JESSUP, MD (July 2, 2019) – The Maryland Department of Transportation Motor Vehicle Administration (MDOT MVA) and law enforcement officials are touting the success of the elite State Police Impaired DRiving Effort – or SPIDRE – team, and are urging motorists to plan for a safe and sober ride during the Fourth of July weekend or risk the consequences of being caught in SPIDRE’s web.
“It’s unacceptable that impaired driving crashes account for one-third of Maryland roadway fatalities each year,” said MDOT MVA Administrator Chrissy Nizer, who also serves as Governor Larry Hogan’s Highway Safety Representative. “In order to arrive safely at your destination, buckle up and drive sober. If you are drinking, make a plan for a safe ride home.”
Between 2014 and 2018, 731 people died and nearly 11,000 were injured in drug and/or alcohol-involved crashes in Maryland. Administrator Nizer joined state and local officials today at the Maryland State Police (MSP) barrack in Howard County to discuss reducing fatalities and Fourth of July weekend safety.
“One of the highest priorities for Maryland State Police is to ensure the safety of all those traveling on Maryland roads and highways,” said Maj. Roland Butler, assistant chief of the MSP Field Operations Bureau. “The injuries and fatalities that occur as a result of someone’s poor decision to get behind the wheel while impaired are preventable, which is why we continue to stress the importance of sober driving.”
Formed in 2013, SPIDRE is a specially trained team of seven troopers who work in targeted areas where impaired driving is a leading cause of death and injury. Since its inception SPIDRE has been responsible for more than 3,000 arrests for suspected driving under the influence. Team members train other state police troopers and local law enforcement officers, and partner with local police departments and agencies to reduce alcohol related crashes throughout Maryland. MSP and MDOT provide funding for this effort.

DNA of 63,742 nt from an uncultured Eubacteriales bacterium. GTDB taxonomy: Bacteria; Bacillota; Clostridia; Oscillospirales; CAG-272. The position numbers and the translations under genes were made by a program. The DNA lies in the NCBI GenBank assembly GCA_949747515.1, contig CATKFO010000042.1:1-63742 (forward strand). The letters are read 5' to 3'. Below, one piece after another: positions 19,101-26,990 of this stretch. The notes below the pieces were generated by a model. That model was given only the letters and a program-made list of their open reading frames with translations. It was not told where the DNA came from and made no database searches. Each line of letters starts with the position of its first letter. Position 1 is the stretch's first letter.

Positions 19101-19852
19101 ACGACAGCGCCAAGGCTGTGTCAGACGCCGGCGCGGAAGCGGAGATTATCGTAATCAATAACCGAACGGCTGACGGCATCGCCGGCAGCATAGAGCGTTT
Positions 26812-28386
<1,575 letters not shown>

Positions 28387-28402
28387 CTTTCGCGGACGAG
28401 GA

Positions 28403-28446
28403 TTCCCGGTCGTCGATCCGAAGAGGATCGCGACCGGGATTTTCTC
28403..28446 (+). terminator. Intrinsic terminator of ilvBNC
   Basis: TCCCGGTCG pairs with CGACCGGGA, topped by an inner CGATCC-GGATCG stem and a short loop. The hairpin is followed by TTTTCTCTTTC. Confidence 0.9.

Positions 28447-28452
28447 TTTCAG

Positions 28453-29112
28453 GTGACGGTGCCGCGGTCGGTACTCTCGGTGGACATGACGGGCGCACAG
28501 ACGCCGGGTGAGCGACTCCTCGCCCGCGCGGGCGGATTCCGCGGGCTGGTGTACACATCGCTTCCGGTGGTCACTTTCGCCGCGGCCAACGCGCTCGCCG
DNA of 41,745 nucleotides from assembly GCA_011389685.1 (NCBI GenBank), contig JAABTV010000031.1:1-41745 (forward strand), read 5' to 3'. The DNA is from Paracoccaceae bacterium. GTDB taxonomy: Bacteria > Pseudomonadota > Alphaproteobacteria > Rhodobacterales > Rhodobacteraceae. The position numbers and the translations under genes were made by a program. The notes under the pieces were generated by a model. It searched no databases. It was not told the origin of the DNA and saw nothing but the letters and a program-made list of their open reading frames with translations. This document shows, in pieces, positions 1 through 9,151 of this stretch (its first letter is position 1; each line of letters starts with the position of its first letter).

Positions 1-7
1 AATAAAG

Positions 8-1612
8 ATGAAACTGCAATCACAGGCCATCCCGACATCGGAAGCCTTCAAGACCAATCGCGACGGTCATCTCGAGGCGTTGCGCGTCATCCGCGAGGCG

“We’re proud to partner with the SPIDRE team to make our roads safer,” said Baltimore County Police Department Lt. Steve Scherba, who attended Tuesday’s event. “If you drive under the influence, you will be caught.”
Besides the risk of causing injury or death, driving under the influence or while intoxicated may result in an arrest, jail time, extensive legal costs and fines. Under the 2016 implementation of Noah’s Law, drivers convicted of DUI are also required to participate in Maryland’s Ignition Interlock Program.
Consequences for first-time and repeat DUI/DWI offenders will increase on October 1, 2019, including:
- an increase in maximum sentencing for third-time offenders from three to five years, and from three to 10 years for fourth-time offenders;
- an additional penalty of up to 10 years in prison for a DUI/DWI offender with a prior conviction who causes death or life-threatening injury while impaired by alcohol and/or drugs;
- an increase in jail time from three to five years for anyone convicted of vehicular homicide while impaired by drugs, and from five to 10 years if the offender has a prior DUI/DWI; and
- doubling the penalty for first-time and subsequent offenders if they transport a minor while impaired.
As drivers take to the road during the Independence Day holiday, MDOT MVA reminds drivers to be patient, leave extra time and avoid aggressive driving as heavy traffic volume is anticipated. To plan ahead, visit www.md511.org for traffic information or connect to 511 from a hands-free mobile device.
The state is working to reduce crashes due to impaired driving and other causes through its Strategic Highway Safety Plan, and its success is due to the involvement of the law enforcement community. Learn more about the MDOT Highway Safety Office’s Toward Zero Deaths campaign at towardzerodeathsmd.com or find us on Facebook @towardzerodeathsmd, on Twitter @tzd_maryland, and on Instagram at twdzerodeaths_md.